By lining up the inside edge of the wheel housing on the very edge of the cartoon line, (as in the diagram above) the point of the wheel will be the correct distance away from the cartoon line. As a help to achieve this method, paint the face of the cutter WHITE and it will be so much easier. The black cartoon line and the dull silver/grey metal of the cutter are very close in colour, by painting the cutter white, your accuracy will greatly improve. (See photo of my glass cutter Lesson 1.)
If anyone is considering buying the MacInnes glass cutter as discussed in Lesson 1, you can still paint the face of this cutter white, as mentioned above.
Knowing the hearts of the lead are approx. 1mm thick, you could use a 1mm thick pen to draw the cartoon and cut on the edge of the cartoon line, but trying to line up the point of the wheel to cut on the edge of the line and keep it there is not as easy as it sounds. By using the method described you will find it so much easier to line up the edge of the wheel housing on the edge of the line, rather than trying to cut on the edge of the line. By using a black pen with a smaller tip than the thickness of the lead heart, I'm sure you can now understand the reason why you cut a fraction OFF the cartoon line.
(Not knowing the heart sizes of various leads in different countries, although I'm sure these sizes would be very close to a standard size, you may need to determine the heart sizes of leads in your country and make allowances as to which size pen to draw the cut line. Once you know the heart size, it's just a matter of selecting the right pen for the job, i.e. a pen that draws a line about 2/3 - 3/4 the size of the heart.)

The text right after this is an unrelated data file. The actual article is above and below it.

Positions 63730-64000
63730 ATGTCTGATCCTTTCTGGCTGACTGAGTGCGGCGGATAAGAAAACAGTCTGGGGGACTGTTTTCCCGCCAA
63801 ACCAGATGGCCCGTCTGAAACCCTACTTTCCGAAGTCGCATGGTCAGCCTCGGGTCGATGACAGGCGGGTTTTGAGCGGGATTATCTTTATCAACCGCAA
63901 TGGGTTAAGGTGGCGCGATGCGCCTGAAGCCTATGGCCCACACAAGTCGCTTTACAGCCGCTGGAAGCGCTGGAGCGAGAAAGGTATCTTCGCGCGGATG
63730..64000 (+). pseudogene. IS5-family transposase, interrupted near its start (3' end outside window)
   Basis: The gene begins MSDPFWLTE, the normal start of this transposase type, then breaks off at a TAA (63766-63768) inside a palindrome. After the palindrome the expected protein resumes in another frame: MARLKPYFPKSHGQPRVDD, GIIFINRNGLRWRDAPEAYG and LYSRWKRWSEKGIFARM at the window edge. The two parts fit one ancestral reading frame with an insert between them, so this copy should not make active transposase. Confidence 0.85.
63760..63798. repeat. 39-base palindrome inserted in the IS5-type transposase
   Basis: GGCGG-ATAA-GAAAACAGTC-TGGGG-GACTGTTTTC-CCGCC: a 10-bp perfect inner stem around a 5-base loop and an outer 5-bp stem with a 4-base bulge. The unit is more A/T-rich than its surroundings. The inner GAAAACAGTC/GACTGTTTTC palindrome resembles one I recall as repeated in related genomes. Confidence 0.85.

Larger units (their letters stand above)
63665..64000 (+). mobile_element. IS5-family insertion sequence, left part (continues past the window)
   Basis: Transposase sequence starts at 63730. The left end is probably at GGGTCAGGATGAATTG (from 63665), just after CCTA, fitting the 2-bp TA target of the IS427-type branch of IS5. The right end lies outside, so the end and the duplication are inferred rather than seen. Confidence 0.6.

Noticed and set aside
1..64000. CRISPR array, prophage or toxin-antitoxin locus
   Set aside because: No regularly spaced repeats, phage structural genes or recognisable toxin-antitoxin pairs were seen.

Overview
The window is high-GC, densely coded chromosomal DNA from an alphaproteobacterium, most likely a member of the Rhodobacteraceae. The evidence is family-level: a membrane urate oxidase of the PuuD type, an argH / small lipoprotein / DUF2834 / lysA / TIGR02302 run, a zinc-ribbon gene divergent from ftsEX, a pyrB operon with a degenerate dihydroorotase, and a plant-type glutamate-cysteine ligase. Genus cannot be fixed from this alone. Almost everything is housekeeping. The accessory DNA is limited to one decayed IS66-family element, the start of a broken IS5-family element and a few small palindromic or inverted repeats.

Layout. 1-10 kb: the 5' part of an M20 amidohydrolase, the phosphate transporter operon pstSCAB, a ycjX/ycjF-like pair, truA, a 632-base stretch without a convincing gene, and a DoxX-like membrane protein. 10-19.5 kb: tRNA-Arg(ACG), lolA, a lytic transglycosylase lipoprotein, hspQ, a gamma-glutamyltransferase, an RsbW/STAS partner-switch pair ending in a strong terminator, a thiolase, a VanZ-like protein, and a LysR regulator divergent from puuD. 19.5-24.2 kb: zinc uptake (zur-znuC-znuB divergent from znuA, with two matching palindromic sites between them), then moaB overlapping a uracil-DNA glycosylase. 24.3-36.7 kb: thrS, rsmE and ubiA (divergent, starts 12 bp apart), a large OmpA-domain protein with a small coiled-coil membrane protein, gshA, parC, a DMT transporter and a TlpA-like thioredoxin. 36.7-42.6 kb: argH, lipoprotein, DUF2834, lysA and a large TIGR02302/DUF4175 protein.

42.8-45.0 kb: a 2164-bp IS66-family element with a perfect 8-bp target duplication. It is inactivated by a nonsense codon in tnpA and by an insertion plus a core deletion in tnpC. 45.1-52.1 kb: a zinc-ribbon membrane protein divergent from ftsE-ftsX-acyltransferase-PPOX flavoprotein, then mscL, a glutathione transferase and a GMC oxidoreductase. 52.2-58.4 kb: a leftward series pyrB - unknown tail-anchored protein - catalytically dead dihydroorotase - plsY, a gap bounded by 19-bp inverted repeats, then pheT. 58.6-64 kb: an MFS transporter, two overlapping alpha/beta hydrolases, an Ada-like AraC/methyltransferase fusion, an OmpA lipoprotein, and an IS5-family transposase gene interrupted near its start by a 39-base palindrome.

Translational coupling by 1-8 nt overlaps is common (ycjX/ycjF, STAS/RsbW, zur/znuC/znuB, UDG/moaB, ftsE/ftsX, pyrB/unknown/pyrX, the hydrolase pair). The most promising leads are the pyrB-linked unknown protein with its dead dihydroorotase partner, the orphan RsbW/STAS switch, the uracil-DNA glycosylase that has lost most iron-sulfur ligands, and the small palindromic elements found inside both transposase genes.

There is another method of cutting glass from a cartoon, which involves making two cartoons. One is kept for assembly; the other is a carbon copy of the original and is used to cut around each individual shape with pattern shears then using these shapes to trace around onto the glass or even gluing it to the glass before it is cut. (If you adopt this method - and I strongly suggest that you don't, you have to be absoluely sure of the design as any mistakes in the design will be transferred to your carbon copy.) In my opinion it is a total waste of extra time and offers no advantage. I'm surprised to find some are still being taught this way and if you have been taught to use this time wasting method, give it the boot - the method I've suggested is far quicker and so much easier. I guarantee you won't go back!